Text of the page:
-Glossary. A Glossary Of Architectural Terms And Classical Proper Names
In tlie scheme of pronunciation, all long vowels are marked; those having no quantity indicated are short. A Abacus (ab'a-kus). The square plinth or tablet forming the upper or crowning member of th...
-Glossary. A Glossary Of Architectural Terms And Classical Proper Names. Part 2
Areeostyle (a-re'o-stll). An arrangement of columns having four diameter spaces, or more than three, between their shafts, center to center. (See Fig. 19). Arcade (ar-kad). A continuous series of arc...
-Glossary. A Glossary Of Architectural Terms And Classical Proper Names. Part 3
Belt course (belt kors). A course of stone or moulded work carried at the same level across or around a building. (See F, Fig. 2). Beni-Hassan (ba'ne-has'san). A village on the Nile, near which are s...
-Glossary. A Glossary Of Architectural Terms And Classical Proper Names. Part 4
Colonnade (kol-o-nad). A row of connected columns placed at regular intervals. (Sec Plate XXV). Column (kol'um). A part of the Classic Order (see Fig. 3). A solid, vertical body of greater height th...
-Glossary. A Glossary Of Architectural Terms And Classical Proper Names. Part 5
Detail (de'tal). Enlarged portion, a section or part of a plan or elevation, usually drawn at large scale for the use of the workmen. Diagonal (di-ag'o-nal). A straight line drawn from opposite angle...
-Glossary. A Glossary Of Architectural Terms And Classical Proper Names. Part 6
Floweret (flou-er-ef). A small flower; one of the parts of the Classic Corinthian and Composite capitals. (See Plate XV). Flute (floot). One of a series of curved furrows, usually semicircular in pla...
-Glossary. A Glossary Of Architectural Terms And Classical Proper Names. Part 7
Lateral (lat'e-ral). Proceeding from or to, or situated at, a side; or at right angles to the length or height. (See Fig. 61). Leaf and-Dart (lef-and-dart). An ornamental design-water plant and arrow...
-Glossary. A Glossary Of Architectural Terms And Classical Proper Names. Part 8
P Paestum (pes'tum). A city in Lucania famous for the ruins of two or more Doric temples. Palatine (pal'a-tln). One of the seven hills of Rome. Palladio (pal-lad'i-o). An Italian writer and architect...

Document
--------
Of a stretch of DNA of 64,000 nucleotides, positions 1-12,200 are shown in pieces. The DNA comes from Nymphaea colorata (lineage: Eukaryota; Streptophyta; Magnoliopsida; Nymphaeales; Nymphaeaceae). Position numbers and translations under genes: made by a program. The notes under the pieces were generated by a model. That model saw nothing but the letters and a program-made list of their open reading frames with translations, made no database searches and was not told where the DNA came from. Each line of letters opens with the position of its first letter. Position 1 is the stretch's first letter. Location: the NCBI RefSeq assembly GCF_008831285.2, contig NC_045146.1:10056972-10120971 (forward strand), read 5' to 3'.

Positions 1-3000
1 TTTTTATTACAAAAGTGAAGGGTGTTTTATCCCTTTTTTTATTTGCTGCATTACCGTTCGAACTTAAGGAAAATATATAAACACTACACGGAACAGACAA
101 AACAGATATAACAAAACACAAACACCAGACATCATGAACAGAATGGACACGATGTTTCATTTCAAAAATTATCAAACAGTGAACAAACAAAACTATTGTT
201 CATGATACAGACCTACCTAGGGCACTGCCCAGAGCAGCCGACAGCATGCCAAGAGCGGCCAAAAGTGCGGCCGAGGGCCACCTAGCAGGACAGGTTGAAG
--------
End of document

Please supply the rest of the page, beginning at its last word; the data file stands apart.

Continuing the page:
-Glossary. A Glossary Of Architectural Terms And Classical Proper Names. Part 9
Pompey (pom'pi). Famous Roman general; born 106 B. C; murdered in Egypt in 48 B. C. Formed with Caesar and Crassus the First Triumvirate, 60 B. C.; later a political rival of Caesar, by whom he was cr...
-Glossary. A Glossary Of Architectural Terms And Classical Proper Names. Part 10
Scipto (sip'i-o). The name of several Roman generals whose Tombs near the Appian Way are well known. (See Fig. 108). Scotia (sko'ti-a). A concave moulding, as between the fillets in the base of the D...
-Bibliography. Orders Of Architecture
Note-The titles marked with asterisks are considered the most Important, those with a double asterisk being especially recommended. **Buhlmann: Die Architektur des Classischen Alterthums und der Rena...
-Books On Architecture Relating To The Orders
**Anderson and Spiers: Architecture of Greece and Rome. New York: Chas. Scribner'e Sons. $7.50 net. A modern and complete English work giving, in at tractive form, descriptions and illustrations of Gr...
-Greek Architecture
**Academie de la France a Rome: Rcstaurations des Monuments Antiques. (Restorations of Ancient Monuments.) Paris. 1877-90. Folding plates; viz.: Temple of Jupiter, Pan-Hellenic, at Ęgina. By C. Gamier...
-Rendering In Pen And Ink
To render in pen and ink a large and important drawing is no small accomplishment. Usually years of experience are necessary before one can sucess-fully undertake such drawings. Now and then a stud...
-Line Work
Quality of Line. Too much stress cannot be laid on the importance of a good line, however insignificant it may seem. Care in each individual line is absolutely necessary for good work. A line that is ...
-Light And Shade
Values. If several lines are drawn parallel and quite close together, but not touching, a gray, or half-tone value is the result. Lines drawn so close together that the ink of one runs into that of t...
-Pencil Work
A pencil is a quicker medium for the rendering of a sketch than a pen. A pencil sketch may be made directly on a sheet of drawing paper, and completed on that same sheet. But it is neater to first dra...
-A Study In Pen And Ink Rendering
For criticism of this drawing- see back of page SCHOOL HOUSE * As to its composition, a scheme is here used that is very frequently possible and advisable, i. e., the making of a large light effect o...
-Rendering In Pen And Ink. Examination Plates
Before attempting to render the drawings in ink, the student is advised to practice both with pencil and ink, using the practice plates provided for the purpose. Plate I In order to get quickly into...
-Foreword Vol9
CLUB BUILDING FOR THE PEORIA COUNTRY CLUB, PEORIA, ILL. Herbert Edmund Hewitt, Architect, Peoria, IlI. For plan, see next succeeding plate. PLANS OF THE PEORIA COUNTRY CLUB, PEORIA, ILL. Herbe...
-Electric Wiring. Methods Of Wiring
The different methods of wiring which are now approved by the National Board of Fire Underwriters, may be classified under four general heads, as follows: 1. Wires Run Concealed in Conduits. 2. Wire...